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Maderas. Ciencia y tecnología

versión On-line ISSN 0718-221X

Maderas, Cienc. tecnol. vol.22 no.3 Concepción  2020 


Evaluation of the calorific values of wastes from some tropical wood species

1Professor at Transilvania University of Brasov, Faculty of Wood Engineering, Brasov, Romania.

2Assistant professor at Transilvania University of Brasov, Faculty of Wood Engineering, Brasov, Romania.

3Associate professor at Transilvania University of Brasov, Faculty of Wood Engineering, Brasov, Romania.


The paper aims to analyze and classified some exotic wood species from tropical Africa, on regard to calorific features, in order to view the ability of their biomass to be a solid, natural and renewable fuel. The calorific values of wood wastes of eight tropical species were determined using an oxygen bomb calorimeter. The tested specimens were conditioned at a moisture content of 10%, 20%, and 50%. The influence of moisture content on calorific value and density, heat release rate and calorific efficiency were also analyzed. The biggest high calorific value and low calorific value were obtained by Guaiac and Rose species (21200-20700 kJ/kg). Acajou had the lowest values of high calorific value and low calorific value (18929 and 18456 kJ/kg, respectively). For higher wood density (Guaiac) the higher calorific density was obtained. The moisture content of specimens had negatively influenced the calorific efficiency and rate of energy release. The ash content was below 4% with highest values for Guaiac (3,6%) and the lowest for Acajou (0,5%). The results showed that the analyzed tropical wood species had a forest calorific capacity with 23-47% higher than of European beech, thus can be considered a good potential as renewable energy resources.

Keywords: Ash content; calorific value; calorific density; energy release; tropical specie; wood biomass.


Wood biomass represents a great potential for the energy production and consumption all over of the world. There are many wood biomass sources (Adam et al. 2018, Barro et al. 2020, Ozyuguran et al. 2018, Perez-Arevalo and Velaszquez-Marti 2018), starting with forestry operations, forest residues, byproducts from wood processing, wood from demolition sites and even municipal wastes. The wood industry provides a wide range of wood wastes from primary processing of logs to veneers, plywood, panelboards, Oriented Strand Board (OSB), Medium Density Fiberboard (Adam et al. 2018) and furniture manufacturing. Wood and solid biomass accounted about 69% for all energy consumption on 2018 in Europe (AEBIOM 2019) as it can be seen in Figure 1. The interest in the use of the renewable energy has been growing fast in the last years, due to the problems of global warming and continued depletion of fossil fuels. Wooden biomass has also a great advantage because it can be used individually, or in combination with fossil coal (Adam et al. 2018).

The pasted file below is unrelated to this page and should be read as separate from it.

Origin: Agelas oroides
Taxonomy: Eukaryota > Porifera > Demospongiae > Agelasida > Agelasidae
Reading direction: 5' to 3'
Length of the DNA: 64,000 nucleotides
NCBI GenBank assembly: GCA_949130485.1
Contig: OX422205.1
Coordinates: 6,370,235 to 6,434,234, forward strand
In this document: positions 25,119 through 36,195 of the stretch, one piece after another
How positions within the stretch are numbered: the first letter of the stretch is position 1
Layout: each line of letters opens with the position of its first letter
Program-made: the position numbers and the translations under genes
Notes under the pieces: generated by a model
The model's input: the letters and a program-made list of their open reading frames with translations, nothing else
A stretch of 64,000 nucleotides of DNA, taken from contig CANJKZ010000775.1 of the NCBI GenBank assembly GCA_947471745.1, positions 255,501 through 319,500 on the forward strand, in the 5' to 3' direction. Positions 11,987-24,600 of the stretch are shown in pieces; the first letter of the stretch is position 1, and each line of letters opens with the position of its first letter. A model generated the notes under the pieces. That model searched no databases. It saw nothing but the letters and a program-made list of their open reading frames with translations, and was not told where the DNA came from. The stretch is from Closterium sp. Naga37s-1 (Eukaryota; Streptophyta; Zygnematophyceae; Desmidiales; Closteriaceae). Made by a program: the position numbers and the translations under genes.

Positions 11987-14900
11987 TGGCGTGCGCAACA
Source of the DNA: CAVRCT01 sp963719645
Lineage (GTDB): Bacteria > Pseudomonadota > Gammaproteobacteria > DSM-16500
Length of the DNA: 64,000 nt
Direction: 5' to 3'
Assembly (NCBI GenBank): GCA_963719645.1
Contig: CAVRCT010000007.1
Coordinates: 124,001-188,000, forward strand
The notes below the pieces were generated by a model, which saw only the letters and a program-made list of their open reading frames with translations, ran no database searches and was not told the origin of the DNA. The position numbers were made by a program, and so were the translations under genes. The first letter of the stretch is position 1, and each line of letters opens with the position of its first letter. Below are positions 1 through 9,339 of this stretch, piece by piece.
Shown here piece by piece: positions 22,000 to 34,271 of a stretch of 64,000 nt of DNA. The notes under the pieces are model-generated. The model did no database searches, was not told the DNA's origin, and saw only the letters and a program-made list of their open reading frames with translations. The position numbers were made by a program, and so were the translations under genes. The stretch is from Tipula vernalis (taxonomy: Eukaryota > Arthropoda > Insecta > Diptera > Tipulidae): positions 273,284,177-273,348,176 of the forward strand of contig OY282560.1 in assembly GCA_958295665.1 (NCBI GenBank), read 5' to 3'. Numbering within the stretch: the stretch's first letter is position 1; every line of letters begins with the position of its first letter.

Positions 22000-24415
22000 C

Figure 1: Energy consumption from biomass and bio-waste in Europe (AEBIOM 2019). 

Traditional biomass materials used for energy production include fuelwood, charcoal, and crop residues; these play an important role in many developing countries. In recent years, policies and programs have been developed to promote the use of renewable energy sources (AEBIOM 2019), the energy based on forest biomass being considered a reliable alternative. The potential to use the wood wastes from mills to produce electricity is significant. For instance 60% from electricity consumed in Gabon, 12% in Nigeria and 8% in Malaysia are obtained from wood waste (AEBIOM 2019). The volume of wood residues left from harvesting operations in tropical forests is three to six times that generated at mills. Tropical and sub-tropical species grows in zone with warm and moist climate, occupying 7% from global surface of globe, and 44% from the global forest area (Jasinskas et al. 2020), being an important source of biomass. It is estimated that more than 40% of the oxygen produced in the world comes from these vegetal areas, which have undergone large-scale desertification in recent years, rapidly reducing this ecosystem around the world (Park et al. 2020, Adam et al. 2018).

Generally is estimated that the wood volume of these species is higher than the temperate species but the overall wood density is lower due to the growing conditions (high air temperature and relative humidity), especially soil humidity (Jasinskas et al. 2020, Park et al. 2020). The macroscopic structure shows the weak differences occurred in the growing areas during one year due to the rainy and dry season (Figure 2).

Figure 2: Macroscopic structure of tropical wood species: A-radial section; B-tangential section; C-cross section; 1-sapwood; 2-growth ring; 3-heartwood; 4-medullary stain; 5-pores.